Hey there, time traveller!
This article was published 17/3/2011 (3866 days ago), so information in it may no longer be current.
The justice system fails aboriginal people and proof of the failure confronts judges at every sentencing hearing, judges and law professors from the Yukon, Ontario and Manitoba concluded Thursday in Winnipeg.
Implementing Gladue: Law and Policy 20 years after the Aboriginal Justice Inquiry, offered a critical post-mortem look at what those changes might mean.
Incarceration rates of aboriginal people have nearly doubled in the 20 years since the Aboriginal Justice Inquiry.
The courts tried to ease the crisis but the situation is even worse today.
In 1999, the Supreme Court of Canada set out new guidelines in the landmark Gladue decision.
It called for courts to take to take into account aboriginal offenders’ unique circumstances and offer alternatives to prison.
There was a problem though. And it remains a major stumbling block.
"Gladue came out and said to do things differently but it didn’t tell you how to do things differently," said Jonathan Rudin, a director of Aboriginal Legal Services, the agency that won intervenor status before the Supreme Court to argue for the land mark decision.
In Toronto, five Gladue courts are up and running, said Rudin.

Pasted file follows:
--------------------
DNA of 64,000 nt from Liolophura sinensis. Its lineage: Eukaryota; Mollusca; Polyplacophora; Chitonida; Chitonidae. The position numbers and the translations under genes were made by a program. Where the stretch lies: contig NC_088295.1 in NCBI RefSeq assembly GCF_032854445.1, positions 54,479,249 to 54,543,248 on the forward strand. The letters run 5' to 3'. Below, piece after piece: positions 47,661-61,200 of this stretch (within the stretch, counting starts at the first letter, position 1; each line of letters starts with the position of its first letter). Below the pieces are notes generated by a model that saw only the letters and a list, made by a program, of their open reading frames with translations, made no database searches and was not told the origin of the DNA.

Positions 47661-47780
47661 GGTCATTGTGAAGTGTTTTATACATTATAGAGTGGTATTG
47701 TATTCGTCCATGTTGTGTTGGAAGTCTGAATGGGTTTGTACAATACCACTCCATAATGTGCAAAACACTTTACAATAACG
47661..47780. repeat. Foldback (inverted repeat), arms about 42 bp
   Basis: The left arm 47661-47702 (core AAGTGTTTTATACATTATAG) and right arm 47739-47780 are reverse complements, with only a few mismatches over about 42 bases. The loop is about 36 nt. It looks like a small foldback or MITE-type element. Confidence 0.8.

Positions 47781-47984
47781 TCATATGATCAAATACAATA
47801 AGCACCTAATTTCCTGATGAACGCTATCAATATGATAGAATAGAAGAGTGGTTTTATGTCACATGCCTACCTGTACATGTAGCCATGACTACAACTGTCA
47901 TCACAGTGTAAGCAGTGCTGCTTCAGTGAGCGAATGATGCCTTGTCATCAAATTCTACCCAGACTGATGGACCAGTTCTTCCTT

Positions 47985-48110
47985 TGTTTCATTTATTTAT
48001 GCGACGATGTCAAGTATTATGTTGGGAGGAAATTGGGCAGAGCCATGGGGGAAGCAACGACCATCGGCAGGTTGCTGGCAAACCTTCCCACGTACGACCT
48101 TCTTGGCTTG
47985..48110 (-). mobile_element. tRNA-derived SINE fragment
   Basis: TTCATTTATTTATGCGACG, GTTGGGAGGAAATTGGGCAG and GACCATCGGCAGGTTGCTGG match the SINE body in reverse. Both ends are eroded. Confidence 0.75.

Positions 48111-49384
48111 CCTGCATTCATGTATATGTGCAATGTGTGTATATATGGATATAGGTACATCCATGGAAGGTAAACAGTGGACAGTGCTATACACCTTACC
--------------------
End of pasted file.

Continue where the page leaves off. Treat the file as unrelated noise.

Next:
The courts hand out about 1,000 sentences a year for almost every crime except murder.
But judges and lawyer had to change their attitudes about law and aboriginal people.
Judges now take into account the personal history of offenders along with their criminal records. And they tailor sentences to fit them.
That’s true in the Yukon, too.
"You have to develop processes to help people change, rather than warehousing people in jail. It’s about the mindset. It’s about working for change and being willing to change yourself. There is no magic bullet," said Chief Judge Karen Ruddy of the Territorial Court of Yukon.
Ninety-five per cent of offenders have substance abuse histories, mental illnesses and cognitive problems like FASD,
A typical sentence is 18-24 months in a strictly monitored treatment program. There are court appearance every two weeks and a traditional aboriginal clan system to keep the offender in line.
The changes work, in part, due to Whitehorse’s size.
"Whitehorse is a small town. You can’t go very far without tripping over someone you’ve sent to jail," Ruddy said.
Most everywhere else, the situation is only getting worse.
Nearly one in every five inmates (18 per cent) behind bars is aboriginal, according to federal statistics in 2009.
In 1999, a decade after the AJI, aboriginal inmates in federal and provincial correctional facilities had risen to 13 per cent.
The province’s top provincial court judge said Manitoba’s soaring aboriginal crime are deeply rooted in social problems.
It will take changes in the court system and every other sector, the top Manitoba provincial court judge said.
"Do we need to create a specialized Gladue court in Manitoba? We may need to do that here. But it’s not going to be easy," Chief Judge Ken Champagne of Manitoba’s Provincial Court said.
"Poverty is the biggest issue for aboriginal people in Manitoba. Is a Gladue court going to be able to address that? You also need a lot of resources at the front end: in education, training and social services," Champagne said.